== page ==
WAYS TO CHANGE A BEHAVIOR AND MAKE IT STICK
Do you find yourself setting the same New Year’s resolution year after year? Do you start making behavior changes but find yourself reverting back to old habits? If so, you are not alone. Making changes to our lifestyle and behaviors can be tricky and sometimes hard. We often won’t succeed the first time, but don’t be discouraged; here are a few tips to help you make those lifestyle changes stick.
- Ditch the “perfectionism” mentality. An example of this mentality would be, “I had one cookie so now my diet is ruined! I might as well finish off the rest of this platter.” This all-or-nothing mentality gets in the way of making progress on your goals. Instead, focus on why you are making these changes in the first place.
- Focus on your why. Frequently, we set goals based on what we think we “should” do instead of “why” we want to change. The motivation to go to the gym is a lot different when someone’s “Why?” is because they want to see their grandchildren one day versus if they go because that’s just what people my age do. When sticking to your goals gets hard, focus on why you started in the first place.
- Set SMART goals. A goal not written down is just a wish, but a goal that is too broad never gets accomplished. Using the SMART acronym is a great tool to set specific goals and measure progress. SMART stands for:
- S – Specific: Focus on a small aspect of the broader goal. For example: “I will go on a walk every day for a month” versus “I want to be healthier.”
- M – Measurable: Being able to track progress helps to keep you on track and focused in achieving goals. In the example above, it is easy to track whether the person went on a walk or not.
- A – Achievable: Is this goal something that I can accomplish? Going on a walk every day is more achievable for someone just starting to become physically active versus running five miles every day.
- R – Relevant: Is the goal important to you? (Think back to your “Why?”) This individual has a young family, but was recently told by a doctor they have high blood pressure and are at risk for more serious health problems if lifestyle changes aren’t made. Going on daily walks not only helps decrease those risks but they are able to spend that time with family as well.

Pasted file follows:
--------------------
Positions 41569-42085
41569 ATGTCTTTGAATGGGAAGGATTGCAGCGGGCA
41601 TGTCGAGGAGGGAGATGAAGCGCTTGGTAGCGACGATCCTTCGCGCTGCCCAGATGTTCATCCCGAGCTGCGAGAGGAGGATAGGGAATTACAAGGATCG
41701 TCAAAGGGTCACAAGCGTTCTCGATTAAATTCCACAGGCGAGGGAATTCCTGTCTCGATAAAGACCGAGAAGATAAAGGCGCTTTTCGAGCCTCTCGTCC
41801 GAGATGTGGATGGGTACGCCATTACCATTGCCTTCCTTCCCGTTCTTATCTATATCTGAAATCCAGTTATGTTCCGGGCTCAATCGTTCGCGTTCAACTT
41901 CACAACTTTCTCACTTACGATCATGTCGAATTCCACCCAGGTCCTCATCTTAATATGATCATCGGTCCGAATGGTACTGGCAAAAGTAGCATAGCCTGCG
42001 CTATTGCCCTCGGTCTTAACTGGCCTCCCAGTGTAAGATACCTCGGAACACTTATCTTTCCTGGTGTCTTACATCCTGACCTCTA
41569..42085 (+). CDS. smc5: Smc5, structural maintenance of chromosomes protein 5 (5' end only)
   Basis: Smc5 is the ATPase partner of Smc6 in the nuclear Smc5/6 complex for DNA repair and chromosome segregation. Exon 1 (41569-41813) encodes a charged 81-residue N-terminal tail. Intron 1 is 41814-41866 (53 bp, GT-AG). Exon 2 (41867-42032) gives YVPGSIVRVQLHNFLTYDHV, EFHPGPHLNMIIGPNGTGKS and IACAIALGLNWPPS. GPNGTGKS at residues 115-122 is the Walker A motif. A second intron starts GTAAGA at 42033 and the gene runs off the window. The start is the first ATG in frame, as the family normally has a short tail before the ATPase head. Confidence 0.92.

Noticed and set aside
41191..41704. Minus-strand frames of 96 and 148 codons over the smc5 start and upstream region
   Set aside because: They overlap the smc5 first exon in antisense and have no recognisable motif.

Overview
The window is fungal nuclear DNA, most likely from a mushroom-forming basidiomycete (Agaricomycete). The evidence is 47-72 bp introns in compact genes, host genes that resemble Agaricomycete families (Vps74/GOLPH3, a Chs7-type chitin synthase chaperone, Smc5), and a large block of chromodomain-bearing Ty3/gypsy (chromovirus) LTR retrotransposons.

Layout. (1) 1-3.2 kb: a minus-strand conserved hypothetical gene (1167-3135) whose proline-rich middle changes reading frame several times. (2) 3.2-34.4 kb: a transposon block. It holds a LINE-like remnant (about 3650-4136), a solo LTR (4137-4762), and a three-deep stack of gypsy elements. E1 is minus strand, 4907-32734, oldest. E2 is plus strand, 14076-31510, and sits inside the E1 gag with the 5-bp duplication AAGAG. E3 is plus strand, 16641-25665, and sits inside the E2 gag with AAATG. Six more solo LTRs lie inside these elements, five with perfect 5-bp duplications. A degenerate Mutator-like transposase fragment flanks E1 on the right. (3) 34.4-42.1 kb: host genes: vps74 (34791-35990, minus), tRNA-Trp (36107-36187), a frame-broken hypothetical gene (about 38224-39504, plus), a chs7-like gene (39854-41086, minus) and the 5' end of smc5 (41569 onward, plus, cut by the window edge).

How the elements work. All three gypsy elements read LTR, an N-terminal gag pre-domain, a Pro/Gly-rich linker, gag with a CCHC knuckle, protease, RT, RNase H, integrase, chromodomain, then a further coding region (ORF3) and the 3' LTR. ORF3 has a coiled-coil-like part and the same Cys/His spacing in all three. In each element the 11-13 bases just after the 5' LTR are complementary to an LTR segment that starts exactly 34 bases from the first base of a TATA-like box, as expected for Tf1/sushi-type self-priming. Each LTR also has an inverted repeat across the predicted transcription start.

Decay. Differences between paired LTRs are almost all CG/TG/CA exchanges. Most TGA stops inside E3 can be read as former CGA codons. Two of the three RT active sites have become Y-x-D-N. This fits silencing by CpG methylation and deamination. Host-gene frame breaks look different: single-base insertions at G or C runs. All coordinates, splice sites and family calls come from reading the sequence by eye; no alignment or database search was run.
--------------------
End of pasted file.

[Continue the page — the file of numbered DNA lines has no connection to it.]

- T – Timely: Every goal should have a time frame or a deadline to focus on. To continue with the example, a timely goal would sound like, “In one month of walking every day, I will be able to walk farther and longer than I can today.”
- Celebrate the small victories. Rome wasn’t built in a day. Changing a lifestyle or behavior takes time and often isn’t achieved on the first try. Rather than dwelling on what went wrong, celebrate what went right. Use those “failures” as ways to change or adjust your goals so that you can continue to see success in your changes.
- Get an accountability partner. Find a trusted friend, spouse or family member who can help keep you accountable and on track toward achieving your goals. When you have another person to be accountable to, you are more likely to stick with it through the hard times. Plus, it’s always nice to have a cheerleader in your corner.
Life is a balancing act, and many times you may feel a bit, well, lopsided. As you juggle daily tasks, a demanding work schedule, a family life, a home — or any combination of the above — remember to find time for yourself and take a break. Meditation began as a spiritual endeavor centuries ago in India and has made its way, like yoga, to the rest of the world. The benefits of meditation are realized by those who choose to practice it regularly.
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Mariah Carey sports one. Robert De Niro has one too. Supermodel Cindy Crawford even made hers famous. We are talking about moles, and as much as moles and freckles can be a unique part of your identity (as they should), they also need to be watched for signs of skin cancer.
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